SportPesa CEO Ronald Karauri(left)lookS on as Samuel Abisai(second right)waves to his neighbours

What would you do with Sh221milion? Go on a holiday trip to Maldives, buy a mansion, or buy a prime parcel of land in Karen?

Believe it or not, this is what one young Kenyan man, 28-year-old Samuel Abisai, is grappling with after winning a mega jackpot with bookmaker SportPesa. He’s the first Kenyan to get hit the mega jackpot since it was introduced last year.

Abisai pocketed a cool Sh221,301,602 million after correctly predicting the outcome of 17 games listed for play by the gaming firm last weekend. His now is a rags to riches tale, hoping that the story will end at the ‘riches’ scene.

Born and raised in poverty — having come from a humble background in Sichlayi, Lurambi, in Kakamega County - Abisai knows how it feels to lack. But he is now basking in the glory of his newfound riches. It was a day of double-double for SportPesa — which has entrenched itself in the country as the leading betting firm after another youthful football fan, 24-year-old Mombasa-based Ahmed Ali, also won a Sh41million bet.

Ali could have shared the Sh221 million equally with Abisai — but he failed to correctly predict the outcome of one of the games.

Back to Abisai’s narrative. The University of Nairobi graduate who studied Mandarin language at undergraduate level says he can hardly believe his luck.

“We had a tough time growing up and at the age of six, I was already exposed to the harsh life of the streets and was pushed by circumstances to hawk paper bags to survive,” says the soft-spoken football fan who is a great supporter of Chelsea and Kakamega Homeboyz FC.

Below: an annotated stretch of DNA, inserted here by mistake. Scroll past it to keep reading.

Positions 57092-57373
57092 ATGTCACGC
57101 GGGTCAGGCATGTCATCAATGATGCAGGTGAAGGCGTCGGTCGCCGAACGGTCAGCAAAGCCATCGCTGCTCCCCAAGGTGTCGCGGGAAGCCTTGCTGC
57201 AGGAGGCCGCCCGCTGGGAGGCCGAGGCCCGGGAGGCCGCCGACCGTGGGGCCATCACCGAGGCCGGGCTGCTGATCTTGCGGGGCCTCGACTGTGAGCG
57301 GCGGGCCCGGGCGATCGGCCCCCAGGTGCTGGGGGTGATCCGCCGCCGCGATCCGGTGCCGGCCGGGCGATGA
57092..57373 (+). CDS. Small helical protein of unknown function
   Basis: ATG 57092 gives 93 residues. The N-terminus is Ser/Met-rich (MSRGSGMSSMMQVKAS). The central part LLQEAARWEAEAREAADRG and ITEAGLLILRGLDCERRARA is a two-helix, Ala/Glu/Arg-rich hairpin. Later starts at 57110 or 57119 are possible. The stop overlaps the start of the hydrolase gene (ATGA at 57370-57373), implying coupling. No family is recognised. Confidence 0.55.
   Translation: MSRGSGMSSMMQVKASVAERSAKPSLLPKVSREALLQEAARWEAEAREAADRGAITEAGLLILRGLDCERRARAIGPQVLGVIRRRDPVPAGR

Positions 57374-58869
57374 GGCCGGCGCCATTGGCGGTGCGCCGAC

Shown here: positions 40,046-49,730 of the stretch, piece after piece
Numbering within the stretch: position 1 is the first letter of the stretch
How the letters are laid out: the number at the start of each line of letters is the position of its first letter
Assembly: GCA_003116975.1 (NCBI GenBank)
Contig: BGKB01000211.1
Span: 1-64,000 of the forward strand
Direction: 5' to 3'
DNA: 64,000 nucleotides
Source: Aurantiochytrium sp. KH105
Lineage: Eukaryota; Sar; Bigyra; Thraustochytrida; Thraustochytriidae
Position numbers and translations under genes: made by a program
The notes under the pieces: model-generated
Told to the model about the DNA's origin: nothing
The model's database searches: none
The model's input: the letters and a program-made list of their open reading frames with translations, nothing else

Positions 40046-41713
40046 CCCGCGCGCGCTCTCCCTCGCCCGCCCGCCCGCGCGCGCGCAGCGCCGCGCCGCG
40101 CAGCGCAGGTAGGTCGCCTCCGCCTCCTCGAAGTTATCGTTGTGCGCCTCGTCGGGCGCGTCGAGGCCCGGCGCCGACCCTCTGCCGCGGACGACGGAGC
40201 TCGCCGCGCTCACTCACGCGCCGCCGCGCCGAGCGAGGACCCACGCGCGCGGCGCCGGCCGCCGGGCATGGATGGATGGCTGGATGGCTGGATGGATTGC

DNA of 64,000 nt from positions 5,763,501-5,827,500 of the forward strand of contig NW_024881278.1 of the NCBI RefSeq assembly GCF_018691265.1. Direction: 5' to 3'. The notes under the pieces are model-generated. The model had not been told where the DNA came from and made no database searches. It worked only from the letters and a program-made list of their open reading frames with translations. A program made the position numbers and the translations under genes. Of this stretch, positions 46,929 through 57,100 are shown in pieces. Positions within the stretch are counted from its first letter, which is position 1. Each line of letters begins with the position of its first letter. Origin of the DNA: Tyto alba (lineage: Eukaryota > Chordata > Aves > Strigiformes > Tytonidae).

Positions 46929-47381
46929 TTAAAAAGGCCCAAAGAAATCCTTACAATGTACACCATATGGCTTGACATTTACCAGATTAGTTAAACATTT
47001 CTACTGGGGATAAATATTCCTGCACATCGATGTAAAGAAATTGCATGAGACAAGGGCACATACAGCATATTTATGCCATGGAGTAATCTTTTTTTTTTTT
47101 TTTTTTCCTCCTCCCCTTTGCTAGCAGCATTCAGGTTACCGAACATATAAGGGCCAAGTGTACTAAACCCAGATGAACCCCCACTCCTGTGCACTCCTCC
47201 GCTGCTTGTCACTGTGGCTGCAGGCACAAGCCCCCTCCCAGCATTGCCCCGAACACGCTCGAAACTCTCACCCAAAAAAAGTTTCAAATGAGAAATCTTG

At home in Lurambi, matters were not helped by the fact that in their poor family, they were 12 children - four boys and eight girls.

“Our parents could not afford even to educate me. I was lucky to get sponsorship from an NGO run by a mzungu and so I’m very grateful,” he says.

His elder brother Jack Abisai, 31, together with his other siblings accompanied him for the cheque presentation ceremony at a city restaurant.

Jack said that, “Our parents had no formal employment. They made sisal ropes, the ones used to tether cattle and that is how we survived.” To give back to society, the overjoyed Abisai said he will sponsor the education of a child from a humble background.

“Mpaka sasa sijaload kwamba hii doo ni yangu. Itachukua muda. (Up to now the reality hasn’t sunk in that this money belongs to me, it will take time,” he said, adding: “We bet as a group with some of my friends, the likes Bernard and they’ll definitely get a share.”

Having stuck gold when least expected, Abisai says he’ll give up betting. “I will go on holiday and relax, I haven’t decided where, but I don’t think I’ll continue betting,” he said, revealing that he will pump a fraction of his windfall in expanding his fledging tailoring business.

Abisai also intends to help develop sports and has identified an academy in his rural area which he will buy for training kits and jersey.